Should Games Make Things Easy?

Should Games Make Things Easy?

Guilty Gear Xrd broke its street date and the Japanese version has been out for a while. Fighting gamers everywhere have getting back into the franchise that hasn’t seen a new installment in over ten years. And how does the fighting game community at large react to this brand new Guilty Gear ?

… This game is hard!

Yes, the new Guilty Gear doesn’t really hold your hand in any way shape or form. There are no auto combos, no input buffer, and the game is littered with half circle rotations and double quarter circles and tons of complicated inputs. There are five buttons, each of which do totally different things, special moves which use totally different buttons and whose inputs overlap with each other without any discernable pattern, supers which are almost entirely unused, and a main mechanic of roman cancels which is necessary to even play the game. There are parries, instant blocks, repels, negative penalty, insta kills, and so much more! There are so many systems in this game professional level players do not even use them all!

My question is, is this a good thing? This comes specifically from a conversation I had at a recent Guilty Gear tournament. A fellow player asked me, “Do we really need a game like this now? Do games need to be in the inaccessible realm of pros only? What does this game gain from being so hard to learn?”

Yet lots of other gamers support this level of complexity, not because the game is hard to play, and not because it alienates other players, but because it gives you so many options. It’s a throwback to an age when fighting game designers chose to simply experiment with their systems. There was no “accepted formula” when Guilty Gear was being created, and so having a ton of systems to play around with is a huge breath of fresh air to fighting gamers everywhere.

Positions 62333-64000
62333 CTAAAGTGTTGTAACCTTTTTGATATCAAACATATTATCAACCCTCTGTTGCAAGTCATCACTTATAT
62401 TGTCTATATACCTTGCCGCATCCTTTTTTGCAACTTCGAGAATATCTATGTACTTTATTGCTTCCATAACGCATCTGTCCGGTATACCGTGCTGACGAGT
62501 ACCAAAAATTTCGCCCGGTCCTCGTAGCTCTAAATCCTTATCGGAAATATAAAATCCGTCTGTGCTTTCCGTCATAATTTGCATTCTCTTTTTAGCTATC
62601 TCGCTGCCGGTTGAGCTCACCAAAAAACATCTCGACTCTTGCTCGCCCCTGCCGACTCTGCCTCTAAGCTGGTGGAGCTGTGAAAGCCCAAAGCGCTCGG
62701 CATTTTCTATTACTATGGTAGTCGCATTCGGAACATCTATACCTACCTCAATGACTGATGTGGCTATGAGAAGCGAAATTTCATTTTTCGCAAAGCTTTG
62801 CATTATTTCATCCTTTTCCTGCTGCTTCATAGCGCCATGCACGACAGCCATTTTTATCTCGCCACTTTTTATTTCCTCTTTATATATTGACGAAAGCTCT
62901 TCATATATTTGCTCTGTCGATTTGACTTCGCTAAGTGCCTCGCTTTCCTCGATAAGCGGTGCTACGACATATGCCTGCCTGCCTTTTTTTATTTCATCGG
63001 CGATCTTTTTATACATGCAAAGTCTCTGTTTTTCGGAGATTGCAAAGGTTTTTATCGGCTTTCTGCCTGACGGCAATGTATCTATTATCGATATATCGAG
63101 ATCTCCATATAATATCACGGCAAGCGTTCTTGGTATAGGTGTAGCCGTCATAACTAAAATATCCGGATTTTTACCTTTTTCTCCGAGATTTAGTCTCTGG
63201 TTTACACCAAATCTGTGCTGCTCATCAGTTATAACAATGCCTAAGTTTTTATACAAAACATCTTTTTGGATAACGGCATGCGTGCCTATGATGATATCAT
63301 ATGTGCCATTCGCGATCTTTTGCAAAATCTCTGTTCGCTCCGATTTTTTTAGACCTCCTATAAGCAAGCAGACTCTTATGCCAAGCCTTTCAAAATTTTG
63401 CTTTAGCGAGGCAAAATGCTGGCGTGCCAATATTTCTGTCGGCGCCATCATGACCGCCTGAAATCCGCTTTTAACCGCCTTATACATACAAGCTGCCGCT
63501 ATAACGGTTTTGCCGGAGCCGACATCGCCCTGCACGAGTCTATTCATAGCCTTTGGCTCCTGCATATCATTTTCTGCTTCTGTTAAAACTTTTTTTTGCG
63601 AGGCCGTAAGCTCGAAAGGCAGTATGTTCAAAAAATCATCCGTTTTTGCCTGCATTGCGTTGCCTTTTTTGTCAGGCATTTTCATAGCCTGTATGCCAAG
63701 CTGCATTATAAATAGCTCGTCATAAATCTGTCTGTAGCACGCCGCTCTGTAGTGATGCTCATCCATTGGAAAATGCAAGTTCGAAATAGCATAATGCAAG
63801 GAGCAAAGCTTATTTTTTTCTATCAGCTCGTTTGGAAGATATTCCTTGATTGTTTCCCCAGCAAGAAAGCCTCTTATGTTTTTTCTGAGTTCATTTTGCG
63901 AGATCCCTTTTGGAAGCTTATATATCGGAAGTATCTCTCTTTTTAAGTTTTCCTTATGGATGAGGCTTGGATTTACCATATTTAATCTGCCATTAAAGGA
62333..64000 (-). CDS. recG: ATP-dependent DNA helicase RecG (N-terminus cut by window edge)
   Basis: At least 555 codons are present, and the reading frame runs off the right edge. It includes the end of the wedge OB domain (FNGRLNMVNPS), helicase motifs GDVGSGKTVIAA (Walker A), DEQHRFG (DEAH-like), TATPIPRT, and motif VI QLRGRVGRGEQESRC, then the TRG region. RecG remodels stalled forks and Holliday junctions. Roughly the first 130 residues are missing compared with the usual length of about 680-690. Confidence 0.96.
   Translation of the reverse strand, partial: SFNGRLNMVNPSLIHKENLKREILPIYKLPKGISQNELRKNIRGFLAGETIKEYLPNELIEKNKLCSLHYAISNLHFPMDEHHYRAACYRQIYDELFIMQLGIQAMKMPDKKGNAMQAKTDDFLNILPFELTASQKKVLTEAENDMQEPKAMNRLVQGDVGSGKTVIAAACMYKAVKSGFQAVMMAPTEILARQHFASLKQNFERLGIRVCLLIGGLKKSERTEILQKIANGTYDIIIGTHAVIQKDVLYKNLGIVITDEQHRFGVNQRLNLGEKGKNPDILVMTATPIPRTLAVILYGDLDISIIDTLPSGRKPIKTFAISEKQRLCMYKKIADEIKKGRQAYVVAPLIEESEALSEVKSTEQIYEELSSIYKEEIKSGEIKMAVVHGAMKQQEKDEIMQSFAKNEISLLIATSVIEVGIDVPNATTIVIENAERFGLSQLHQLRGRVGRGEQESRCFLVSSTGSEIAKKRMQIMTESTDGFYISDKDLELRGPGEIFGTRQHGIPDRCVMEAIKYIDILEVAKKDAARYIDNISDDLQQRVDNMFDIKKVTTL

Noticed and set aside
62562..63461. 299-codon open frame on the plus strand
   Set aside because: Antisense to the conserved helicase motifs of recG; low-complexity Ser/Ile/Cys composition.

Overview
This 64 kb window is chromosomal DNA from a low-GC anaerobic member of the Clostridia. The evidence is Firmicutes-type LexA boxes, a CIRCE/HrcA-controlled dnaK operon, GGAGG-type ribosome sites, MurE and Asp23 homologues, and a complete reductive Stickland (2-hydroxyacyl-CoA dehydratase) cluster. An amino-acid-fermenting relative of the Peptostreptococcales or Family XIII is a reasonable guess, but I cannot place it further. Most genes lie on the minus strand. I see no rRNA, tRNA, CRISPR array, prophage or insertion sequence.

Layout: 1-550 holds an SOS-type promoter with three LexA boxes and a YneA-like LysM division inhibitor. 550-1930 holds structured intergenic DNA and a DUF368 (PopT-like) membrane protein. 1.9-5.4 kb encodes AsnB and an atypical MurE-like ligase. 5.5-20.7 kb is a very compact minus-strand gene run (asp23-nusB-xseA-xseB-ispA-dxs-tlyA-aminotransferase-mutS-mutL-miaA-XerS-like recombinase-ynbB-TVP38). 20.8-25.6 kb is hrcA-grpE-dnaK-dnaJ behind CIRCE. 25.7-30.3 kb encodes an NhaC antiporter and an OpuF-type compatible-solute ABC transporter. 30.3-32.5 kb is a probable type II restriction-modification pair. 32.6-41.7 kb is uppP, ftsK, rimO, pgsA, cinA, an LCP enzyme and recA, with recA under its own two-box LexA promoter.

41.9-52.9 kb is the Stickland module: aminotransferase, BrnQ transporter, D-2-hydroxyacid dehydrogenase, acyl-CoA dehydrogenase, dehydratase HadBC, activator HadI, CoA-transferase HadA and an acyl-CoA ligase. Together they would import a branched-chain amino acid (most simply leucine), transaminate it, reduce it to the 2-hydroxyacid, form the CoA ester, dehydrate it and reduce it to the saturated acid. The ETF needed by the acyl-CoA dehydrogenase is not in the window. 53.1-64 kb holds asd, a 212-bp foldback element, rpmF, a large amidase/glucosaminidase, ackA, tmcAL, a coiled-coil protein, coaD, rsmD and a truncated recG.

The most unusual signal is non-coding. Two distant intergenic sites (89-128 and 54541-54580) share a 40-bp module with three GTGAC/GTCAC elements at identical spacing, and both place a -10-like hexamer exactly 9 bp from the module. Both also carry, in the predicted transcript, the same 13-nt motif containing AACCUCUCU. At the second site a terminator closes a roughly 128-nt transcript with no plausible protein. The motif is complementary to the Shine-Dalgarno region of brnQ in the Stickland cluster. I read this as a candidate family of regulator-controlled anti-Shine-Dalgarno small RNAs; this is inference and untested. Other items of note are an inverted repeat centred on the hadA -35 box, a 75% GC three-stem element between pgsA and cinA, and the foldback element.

So I want to ask the question, what should games be doing? Should they be holding our hands? Or should we be left to our own devices?

Should Games Make Things Easy?

Let’s look at examples in other genres. In previous Shin Megami Tensei games, whenever you fused demons or persona’s together, you would always get a random splattering of skills. This meant that, to get the persona you wanted, you had to accept, cancel, accept, cancel, accept, cancel, over and over again until you got the exact layout you wanted. Knowing that players did this, Atlus decided to simply let you pick you skills in more recent games, like Shin Megami Tensei 4 and Persona Q . In a way, this could be looked at as the RPG version of the auto-combo, the streamlining of a mechanic that everyone used in the first place but took forever to do (in the case of a combo, time was spent committing the combo to muscle memory.)

However, on the other end of the scale we have Dark Souls , a game that relishes it’s difficulty. Dark Souls is a game that is difficult to the boundary of being unfair! It has limited tutorials and asks you to fend for yourself, finding the best gear, hoarding your experience, and doing your best to avoid dying again and again and again and again. It is old-school hard, like Guilty Gear is to fighting games, and people love it.

We see this across many genres. Racing games, for example, tend to have simulation modes where you have to worry about finicky shifting and braking and steering in close to real world conditions, and beginner modes where you just hammer on the gas and drive as you would. Sports games have a bunch of different ball handling tricks that you can use in one title, and simple arcade controls in another.

And we haven’t really answered this question yet to be honest. Some people really like complicated systems. Others frown upon them. Still others are OK with complicated systems as long as there is a good tutorial.

What do you think? Should games hold our hand? Or should we be left to our own devices? Let us know what you think in the comments.

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